When I was younger, I truly admired John McCain.  He seemed genuinely focused on the best interests of everyday folks, and went to battle for conservative issues.  I also recall when he began to change.  McCain has always been concerned about his image and reputation amongst his peers.  Although its not fair to say that McCain was ever a true conservative, he usually voted as one.   It was sometime in the late 1980s that I noticed McCain no longer voting with the conservative bloc.  Since that time I think its safe to say that John McCain has been one of the true moderate voices in the Senate.  I don't think McCain considers himself a conservative or a liberal, but because he runs as a Republican, he feels the need to occasionally vote with the Democrats, especially on high profile issues.  At this stage, what else does McCain have to work towards beyond his legacy?  No doubt McCain sees Rand Paul as a representative of the fringe element of the GOP, the same group that celebrated his selection of Alaska Governor Sarah Palin as his running mate in 2008.  He will not support a bill, regardless of its contents, unless it has some level of bipartisan support.

I guess you could say that I'm concerned about Senator McCain's legacy as well.  I hope he chooses to retire after this term, otherwise Arizona will have an eighty-six year old man running for the Senate, and in all likelihood, winning.  I believe John McCain is a good man.  He allegedly has a temper, and expects a certain amount of deference given his lengthy years of service.  If true, he's not the only Congressperson with a short fuse, and I support showing extra consideration to the political veterans of Congress.  On the other hand, I'm disgusted when a powerful Senator rudely dismisses the efforts of a less-established member of Congress, based upon his/her lack of influence.  Interestingly enough, the critical issues that our nation faces in 2017 have continually intensified under Senator McCain's watch.  Although entitlement abuse already existed when McCain was first elected, he was a sitting member of Congress when government waste and largesse became the monster that now seems impossible to control.  In 1982, McCain was elected to the House of Representatives representing the First District in Arizona, and in 1987, he successfully ran for the Senate, replacing conservative hero Barry Goldwater.  Federal spending became a runaway train during the time that John McCain represented the good people of Arizona in Congress.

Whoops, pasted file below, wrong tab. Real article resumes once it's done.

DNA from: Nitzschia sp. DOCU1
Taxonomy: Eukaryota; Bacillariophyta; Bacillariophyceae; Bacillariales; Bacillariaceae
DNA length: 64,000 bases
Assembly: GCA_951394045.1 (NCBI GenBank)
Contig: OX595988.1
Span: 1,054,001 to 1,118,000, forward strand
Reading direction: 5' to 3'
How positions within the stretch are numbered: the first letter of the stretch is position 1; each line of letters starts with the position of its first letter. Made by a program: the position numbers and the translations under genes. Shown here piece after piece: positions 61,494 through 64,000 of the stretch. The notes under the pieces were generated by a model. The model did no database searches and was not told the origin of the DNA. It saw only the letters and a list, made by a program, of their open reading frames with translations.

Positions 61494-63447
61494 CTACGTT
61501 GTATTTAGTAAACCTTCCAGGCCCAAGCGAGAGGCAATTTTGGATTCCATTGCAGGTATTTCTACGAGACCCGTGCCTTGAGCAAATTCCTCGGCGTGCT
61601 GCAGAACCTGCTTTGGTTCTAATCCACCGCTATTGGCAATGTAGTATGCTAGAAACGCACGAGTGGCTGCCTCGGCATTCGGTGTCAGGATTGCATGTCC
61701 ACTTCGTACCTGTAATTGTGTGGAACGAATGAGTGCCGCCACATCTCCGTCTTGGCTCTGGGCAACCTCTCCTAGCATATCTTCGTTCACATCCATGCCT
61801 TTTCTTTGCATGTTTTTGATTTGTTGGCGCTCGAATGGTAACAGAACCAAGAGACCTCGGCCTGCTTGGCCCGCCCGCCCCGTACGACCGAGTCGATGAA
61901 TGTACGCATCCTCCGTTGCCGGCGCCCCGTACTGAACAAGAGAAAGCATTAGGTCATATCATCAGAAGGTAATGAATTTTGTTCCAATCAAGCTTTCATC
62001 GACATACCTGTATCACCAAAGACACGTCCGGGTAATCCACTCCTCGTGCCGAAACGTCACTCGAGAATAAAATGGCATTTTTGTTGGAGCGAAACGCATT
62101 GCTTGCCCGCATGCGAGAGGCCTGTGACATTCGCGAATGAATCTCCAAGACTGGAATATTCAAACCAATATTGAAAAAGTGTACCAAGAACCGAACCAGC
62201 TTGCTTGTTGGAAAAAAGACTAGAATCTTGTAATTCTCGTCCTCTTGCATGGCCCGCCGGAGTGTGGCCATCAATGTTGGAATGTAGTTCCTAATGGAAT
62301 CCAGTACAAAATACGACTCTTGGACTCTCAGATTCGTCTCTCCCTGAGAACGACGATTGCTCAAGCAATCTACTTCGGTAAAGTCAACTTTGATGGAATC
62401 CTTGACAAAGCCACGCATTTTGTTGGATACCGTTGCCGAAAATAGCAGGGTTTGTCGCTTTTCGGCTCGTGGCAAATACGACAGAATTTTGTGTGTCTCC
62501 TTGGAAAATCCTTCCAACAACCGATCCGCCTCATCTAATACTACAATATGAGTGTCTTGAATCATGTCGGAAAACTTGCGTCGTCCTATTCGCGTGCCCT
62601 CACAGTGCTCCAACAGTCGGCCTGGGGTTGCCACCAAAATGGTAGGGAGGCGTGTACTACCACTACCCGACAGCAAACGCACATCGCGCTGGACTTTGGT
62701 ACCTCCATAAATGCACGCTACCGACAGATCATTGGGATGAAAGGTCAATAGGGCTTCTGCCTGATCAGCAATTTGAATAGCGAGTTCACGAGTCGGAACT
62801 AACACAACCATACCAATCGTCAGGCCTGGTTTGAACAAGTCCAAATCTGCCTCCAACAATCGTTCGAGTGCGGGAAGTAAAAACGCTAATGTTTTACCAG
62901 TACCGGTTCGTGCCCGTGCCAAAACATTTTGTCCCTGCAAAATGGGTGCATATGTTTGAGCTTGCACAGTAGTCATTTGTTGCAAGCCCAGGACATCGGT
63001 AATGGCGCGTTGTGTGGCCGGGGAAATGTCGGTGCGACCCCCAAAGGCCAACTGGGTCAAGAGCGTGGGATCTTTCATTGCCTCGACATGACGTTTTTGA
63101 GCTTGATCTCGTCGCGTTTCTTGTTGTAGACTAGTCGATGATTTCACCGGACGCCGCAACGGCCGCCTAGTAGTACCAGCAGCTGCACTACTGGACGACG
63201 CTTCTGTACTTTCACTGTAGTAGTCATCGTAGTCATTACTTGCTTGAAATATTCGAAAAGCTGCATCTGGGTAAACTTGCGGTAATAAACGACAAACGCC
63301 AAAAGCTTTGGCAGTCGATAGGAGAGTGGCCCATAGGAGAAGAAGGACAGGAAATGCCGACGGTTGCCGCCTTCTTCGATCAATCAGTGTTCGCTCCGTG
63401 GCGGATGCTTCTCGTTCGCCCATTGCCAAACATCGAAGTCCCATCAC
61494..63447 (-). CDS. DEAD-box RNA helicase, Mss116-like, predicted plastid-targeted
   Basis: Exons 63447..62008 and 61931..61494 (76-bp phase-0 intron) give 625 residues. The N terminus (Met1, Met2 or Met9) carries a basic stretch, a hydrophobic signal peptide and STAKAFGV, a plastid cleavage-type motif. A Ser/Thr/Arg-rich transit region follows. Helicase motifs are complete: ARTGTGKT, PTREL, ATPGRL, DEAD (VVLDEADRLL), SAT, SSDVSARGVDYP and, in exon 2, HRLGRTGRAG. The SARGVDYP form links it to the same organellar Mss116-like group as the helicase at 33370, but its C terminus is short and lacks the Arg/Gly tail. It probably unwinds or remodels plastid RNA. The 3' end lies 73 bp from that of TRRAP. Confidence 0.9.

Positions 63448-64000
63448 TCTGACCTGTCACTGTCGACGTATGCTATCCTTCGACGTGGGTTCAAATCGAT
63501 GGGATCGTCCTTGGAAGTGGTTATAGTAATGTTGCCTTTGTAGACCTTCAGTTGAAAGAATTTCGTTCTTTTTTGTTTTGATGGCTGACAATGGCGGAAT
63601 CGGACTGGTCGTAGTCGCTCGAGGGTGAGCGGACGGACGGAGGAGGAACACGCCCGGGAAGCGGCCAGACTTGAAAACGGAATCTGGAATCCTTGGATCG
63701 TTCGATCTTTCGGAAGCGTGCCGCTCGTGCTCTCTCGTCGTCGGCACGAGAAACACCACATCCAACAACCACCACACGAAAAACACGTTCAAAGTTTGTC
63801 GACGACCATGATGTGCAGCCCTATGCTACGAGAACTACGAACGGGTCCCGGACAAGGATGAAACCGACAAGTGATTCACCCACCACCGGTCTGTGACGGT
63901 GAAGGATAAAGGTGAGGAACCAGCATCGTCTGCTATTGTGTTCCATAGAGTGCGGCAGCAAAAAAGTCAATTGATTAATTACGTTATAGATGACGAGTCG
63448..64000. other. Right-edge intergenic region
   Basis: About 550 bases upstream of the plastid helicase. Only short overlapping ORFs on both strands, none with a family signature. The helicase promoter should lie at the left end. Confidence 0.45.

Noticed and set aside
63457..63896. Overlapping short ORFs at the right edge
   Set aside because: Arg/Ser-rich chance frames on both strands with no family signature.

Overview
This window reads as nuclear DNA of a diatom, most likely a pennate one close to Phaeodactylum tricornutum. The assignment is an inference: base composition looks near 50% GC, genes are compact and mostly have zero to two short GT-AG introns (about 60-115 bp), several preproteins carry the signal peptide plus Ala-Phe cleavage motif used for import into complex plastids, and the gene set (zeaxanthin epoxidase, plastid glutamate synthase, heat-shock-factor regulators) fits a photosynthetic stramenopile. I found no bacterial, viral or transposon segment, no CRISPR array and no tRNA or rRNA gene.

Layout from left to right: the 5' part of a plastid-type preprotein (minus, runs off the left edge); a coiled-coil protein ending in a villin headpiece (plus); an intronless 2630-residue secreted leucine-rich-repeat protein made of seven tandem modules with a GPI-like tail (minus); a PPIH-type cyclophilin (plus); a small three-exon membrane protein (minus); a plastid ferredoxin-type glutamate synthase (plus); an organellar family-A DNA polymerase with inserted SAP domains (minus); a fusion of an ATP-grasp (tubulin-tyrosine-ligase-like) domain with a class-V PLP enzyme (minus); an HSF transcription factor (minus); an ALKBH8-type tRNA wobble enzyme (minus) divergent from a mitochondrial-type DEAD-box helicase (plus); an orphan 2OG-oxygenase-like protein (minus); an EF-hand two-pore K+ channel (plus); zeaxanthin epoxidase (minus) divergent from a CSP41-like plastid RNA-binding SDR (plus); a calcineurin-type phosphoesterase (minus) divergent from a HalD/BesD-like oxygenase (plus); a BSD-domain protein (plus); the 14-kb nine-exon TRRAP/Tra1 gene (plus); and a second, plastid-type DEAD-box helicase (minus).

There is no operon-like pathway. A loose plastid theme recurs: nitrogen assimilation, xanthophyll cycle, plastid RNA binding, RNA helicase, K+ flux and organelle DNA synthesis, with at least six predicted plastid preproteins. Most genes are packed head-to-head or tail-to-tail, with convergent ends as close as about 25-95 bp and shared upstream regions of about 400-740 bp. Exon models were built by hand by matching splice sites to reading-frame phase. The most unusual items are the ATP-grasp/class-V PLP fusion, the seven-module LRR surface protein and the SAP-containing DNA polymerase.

I am grateful to Senator John McCain for the tremendous sacrifices he has made for our country, and I thank him for his personal courage and his dedication to government service.  I have a list of complaints to hand to Congress that can't be blamed exclusively on any one member, and certainly not McCain.  He is not to blame for Congress becoming a lifetime gig, although McCain has been a fixture on Capitol Hill for thirty-five years.  Its a shame that he didn't retire years ago, and given another citizen a chance to participate, because the nation can survive without John McCain in Congress.  Another statistic that gives me a rash is the number of millionaires on Capitol Hill.  The average Senator is worth $2.8 million and the average Representative $843,507.  I can't blame this reality on McCain either, but he is a member of the club, no doubt.  Imagine for just a moment, if the Senate and House of Representatives existed as originally intended by the Founding Fathers, where political power was shared by farmers, lawyers, soldiers, carpenters, home builders, teachers, etc., who would serve for two terms at most, then return to regular life.  We have no one to blame but ourselves that the situation has evolved in this manner, because we elected and continue to elect people who believe that the job is a lifetime position, if they can find the right amount of financial support for campaigning.  I am convinced that the great majority of members of Congress begin campaigning for re-election the day after getting elected. Because John McCain entered politics with so much national goodwill, he could have set a powerful example, and challenged his peers to do the same.  The key is to leave DC before it starts to feel like home.